Pragmatic Programmers is extremely approachable.

you could still use Ruby for a client, especially if you want to
leverage Ruby 2D graphics APIs (as opposed to pure ASCII / tty ala
NetHack / Rogue / Cave Adventure).

Bill K. wrote:

From: “Stefan R.” [email protected]

Btw., I didn’t mean to say gosu wasn’t well maintained. It’s just that
rubygame seemed to me to make more progress and overall looked more
promising. I hope I didn’t cause any hard feelings. If so, my sincere
apologies, it was unintended.

I have not yet used either RubyGame or Gosu. The reason Gosu looked
attractive to me is that it uses 3D hardware acceleration to render its
2D
graphics. My experience with SDL based libraries is that they seem to
primarily be software-rendered.

Hardware acceleration is very important to me; but it might not be for
everyone.

Regards,

Bill

SDL is supposed to use the OSes libs to render the stuff. But Rubygame3
moves away from SDL actually. It goes towards OpenGL and OpenALSA. It
has other interesting developments in it too, e.g. a collision framework
for the primitive shapes.

Regards
Stefan

From: “Stefan R.” [email protected]

SDL is supposed to use the OSes libs to render the stuff.

Yeah. It’s always been relatively slow for me, though, at least on
Windows.

But Rubygame3
moves away from SDL actually. It goes towards OpenGL and OpenALSA. It
has other interesting developments in it too, e.g. a collision framework
for the primitive shapes.

Oh, that’s good to know! I had been looking at the “version 2” docs and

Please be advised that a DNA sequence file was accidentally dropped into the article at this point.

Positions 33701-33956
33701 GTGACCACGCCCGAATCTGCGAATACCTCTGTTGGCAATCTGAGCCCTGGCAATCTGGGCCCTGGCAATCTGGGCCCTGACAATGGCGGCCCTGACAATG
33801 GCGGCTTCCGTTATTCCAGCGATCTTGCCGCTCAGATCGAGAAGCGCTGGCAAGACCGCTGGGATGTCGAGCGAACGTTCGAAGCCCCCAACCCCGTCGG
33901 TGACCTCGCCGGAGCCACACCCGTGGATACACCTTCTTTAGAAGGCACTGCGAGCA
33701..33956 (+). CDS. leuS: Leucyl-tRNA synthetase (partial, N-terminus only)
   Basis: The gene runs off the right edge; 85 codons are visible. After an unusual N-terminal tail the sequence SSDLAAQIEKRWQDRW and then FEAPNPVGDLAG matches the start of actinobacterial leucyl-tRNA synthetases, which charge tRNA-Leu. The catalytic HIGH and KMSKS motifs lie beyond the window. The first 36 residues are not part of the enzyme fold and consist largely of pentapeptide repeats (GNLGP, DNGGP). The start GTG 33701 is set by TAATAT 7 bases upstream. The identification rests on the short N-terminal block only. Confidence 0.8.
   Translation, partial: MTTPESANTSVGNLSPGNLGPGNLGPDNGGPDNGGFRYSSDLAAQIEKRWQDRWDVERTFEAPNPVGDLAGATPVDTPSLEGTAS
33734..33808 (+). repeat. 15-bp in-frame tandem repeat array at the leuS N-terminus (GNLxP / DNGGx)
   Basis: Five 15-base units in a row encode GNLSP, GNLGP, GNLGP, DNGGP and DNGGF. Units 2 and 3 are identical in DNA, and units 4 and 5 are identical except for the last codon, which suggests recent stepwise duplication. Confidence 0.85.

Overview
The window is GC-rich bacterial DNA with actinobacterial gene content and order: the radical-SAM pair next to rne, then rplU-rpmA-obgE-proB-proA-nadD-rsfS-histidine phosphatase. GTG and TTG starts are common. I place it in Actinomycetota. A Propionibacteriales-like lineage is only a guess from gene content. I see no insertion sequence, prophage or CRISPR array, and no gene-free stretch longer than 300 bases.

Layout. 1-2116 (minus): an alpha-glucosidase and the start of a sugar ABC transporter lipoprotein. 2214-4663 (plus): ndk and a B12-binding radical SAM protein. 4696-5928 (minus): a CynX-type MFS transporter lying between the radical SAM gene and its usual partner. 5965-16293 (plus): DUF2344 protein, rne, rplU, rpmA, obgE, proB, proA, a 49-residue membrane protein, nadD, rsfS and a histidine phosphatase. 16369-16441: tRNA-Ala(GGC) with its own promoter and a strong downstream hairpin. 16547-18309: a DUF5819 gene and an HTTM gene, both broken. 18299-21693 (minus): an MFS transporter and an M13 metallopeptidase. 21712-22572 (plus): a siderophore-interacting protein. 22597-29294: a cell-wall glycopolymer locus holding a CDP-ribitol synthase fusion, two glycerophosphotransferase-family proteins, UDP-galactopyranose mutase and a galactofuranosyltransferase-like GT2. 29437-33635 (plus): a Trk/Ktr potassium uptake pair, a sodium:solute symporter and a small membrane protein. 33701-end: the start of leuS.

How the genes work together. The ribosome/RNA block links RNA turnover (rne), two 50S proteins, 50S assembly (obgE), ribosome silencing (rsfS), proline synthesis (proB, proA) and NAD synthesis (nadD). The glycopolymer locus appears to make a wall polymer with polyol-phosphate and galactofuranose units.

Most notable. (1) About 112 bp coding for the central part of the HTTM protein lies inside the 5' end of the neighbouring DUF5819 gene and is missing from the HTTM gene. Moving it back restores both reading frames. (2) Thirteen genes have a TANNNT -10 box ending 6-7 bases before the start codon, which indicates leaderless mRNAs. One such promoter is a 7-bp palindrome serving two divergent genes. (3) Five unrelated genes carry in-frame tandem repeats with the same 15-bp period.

they only
mentioned SDL.

Thanks,

Bill

“But Rubygame3 moves away from SDL actually. It goes towards OpenGL and
OpenALSA”

Isn’t this a bad thing given that pygame is running strong using
SDL and SDL’s popularity increases until today?

On Aug 26, 2007, at 7:29 PM, Stefan R. wrote:

promising. I hope I didn’t cause any hard feelings. If so, my sincere
apologies, it was unintended.

Regards
Stefan

Posted via http://www.ruby-forum.com/.

perhaps a slight misunderstanding. My post could be read to mean ‘no
RDOC’ but what I meant was that the RDOCs were not too informative
either. Unfortunately, I’ve never much liked IRC, but I am eager to
get to rubygame after I toy around a bit more with gosu. So far so
good. I finished the Gosu tutorial for Ruby and in the process
changed a lot of things to fit my own visual design, while keeping
with the tutorial’s main game structure. gosu’s use of hardware
acceleration is pretty good.
If rubygame is using opengl, then it should also take advantage of
hardware accelleration (at least on OS X, no idea about windows) But
gosu stayed responsive thus far with only the occasional flicker of a